The IDLAB VoxCeleb Speaker Recognition Challenge 2021 System Description

09/09/2021 ∙ by Jenthe Thienpondt, et al. ∙ Ghent University 0

This technical report describes the IDLab submission for track 1 and 2 of the VoxCeleb Speaker Recognition Challenge 2021 (VoxSRC-21). This speaker verification competition focuses on short duration test recordings and cross-lingual trials. Currently, both Time Delay Neural Networks (TDNNs) and ResNets achieve state-of-the-art results in speaker verification. We opt to use a system fusion of hybrid architectures in our final submission. An ECAPA-TDNN baseline is enhanced with a 2D convolutional stem to transfer some of the strong characteristics of a ResNet based model to this hybrid CNN-TDNN architecture. Similarly, we incorporate absolute frequency positional information in the SE-ResNet architectures. All models are trained with a special mini-batch data sampling technique which constructs mini-batches with data that is the most challenging for the system on the level of intra-speaker variability. This intra-speaker variability is mainly caused by differences in language and background conditions between the speaker's utterances. The cross-lingual effects on the speaker verification scores are further compensated by introducing a binary cross-linguality trial feature in the logistic regression based system calibration. The final system fusion with two ECAPA CNN-TDNNs and three SE-ResNets enhanced with frequency positional information achieved a third place on the VoxSRC-21 leaderboard for both track 1 and 2 with a minDCF of 0.1291 and 0.1313 respectively.

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1 System architectures

TDNN and ResNet based speaker verification systems achieve similar performance [voxsrc_2020_technical_report] while being structurally very different. TDNNs depend on 1D convolutions of which the kernels cover the complete frequency range of the input features. As a consequence, the absolute frequency position of each input feature is hard-coded through the order of the filter coefficients. This makes sense in the context of speaker verification as features based on absolute frequency information such as the speaker’s pitch provide crucial information. The main drawback is that many filters are needed to model the fine details of complex patterns that can occur at any frequency region.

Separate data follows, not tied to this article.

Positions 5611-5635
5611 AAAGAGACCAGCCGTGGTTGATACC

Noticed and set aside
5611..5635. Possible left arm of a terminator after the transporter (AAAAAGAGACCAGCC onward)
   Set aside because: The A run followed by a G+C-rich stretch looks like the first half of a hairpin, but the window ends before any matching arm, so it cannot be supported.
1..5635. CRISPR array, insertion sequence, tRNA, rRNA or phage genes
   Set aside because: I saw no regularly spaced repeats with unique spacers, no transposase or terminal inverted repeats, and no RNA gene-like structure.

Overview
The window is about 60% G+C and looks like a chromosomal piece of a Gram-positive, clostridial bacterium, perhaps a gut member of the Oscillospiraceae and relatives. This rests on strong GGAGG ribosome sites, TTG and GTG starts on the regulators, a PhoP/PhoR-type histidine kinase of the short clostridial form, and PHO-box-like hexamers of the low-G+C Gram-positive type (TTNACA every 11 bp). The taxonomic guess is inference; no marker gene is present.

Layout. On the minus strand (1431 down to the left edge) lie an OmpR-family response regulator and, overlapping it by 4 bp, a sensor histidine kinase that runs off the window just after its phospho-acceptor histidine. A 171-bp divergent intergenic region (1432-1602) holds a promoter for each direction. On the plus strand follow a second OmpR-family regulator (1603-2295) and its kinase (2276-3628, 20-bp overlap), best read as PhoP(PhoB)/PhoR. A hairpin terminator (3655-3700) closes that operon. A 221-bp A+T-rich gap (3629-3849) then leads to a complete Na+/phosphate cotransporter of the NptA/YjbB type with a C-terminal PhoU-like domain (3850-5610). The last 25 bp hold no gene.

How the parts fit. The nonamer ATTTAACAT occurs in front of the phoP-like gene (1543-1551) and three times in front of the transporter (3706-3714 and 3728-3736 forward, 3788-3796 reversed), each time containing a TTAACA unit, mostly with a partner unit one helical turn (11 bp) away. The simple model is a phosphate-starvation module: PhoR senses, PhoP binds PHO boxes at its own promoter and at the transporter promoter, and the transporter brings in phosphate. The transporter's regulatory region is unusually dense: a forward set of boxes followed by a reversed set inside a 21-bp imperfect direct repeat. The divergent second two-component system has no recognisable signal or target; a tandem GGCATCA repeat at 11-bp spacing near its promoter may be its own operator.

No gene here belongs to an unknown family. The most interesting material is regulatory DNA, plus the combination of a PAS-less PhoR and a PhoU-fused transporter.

ResNets use 2D convolutions with a small receptive field, capturing local frequency and temporal information. By exploiting local speaker-specific frequency patterns that repeat but for small frequency shifts, this model requires fewer feature channels to model fine frequency details. However, accurate absolute frequency positions of features are not explicitly encoded [position_info_resnet]. This can be sub-optimal as we expect significantly different patterns in the low frequency regions compared to the high frequency regions. We enhance both architectures to incorporate the beneficial characteristics of the other model. The modifications are described below and more information can be found in [ecapa_cnn_tdnn].

Figure 1: The 2D convolutional stem of the ECAPA CNN-TDNN architecture. and indicate the channel and temporal dimension, respectively. The kernel size is denoted by . refers to the number of training speakers.

1.1 ECAPA CNN-TDNN with 2D convolutional stem

Architectures based on the TDNN topology apply the 1D-convolutional operation on the frame-level intermediate features. Consequentially, the kernel of the convolution encompasses the complete frequency range. We want the ECAPA-TDNN [ecapa_tdnn]

to be equivariant to small and reasonable shifts in the frequency domain, compensating for realistic intra-speaker frequency variability. To accomplish this, we base the initial network layers on 2D convolutions. These layers will also require less filters to model high resolution input detail.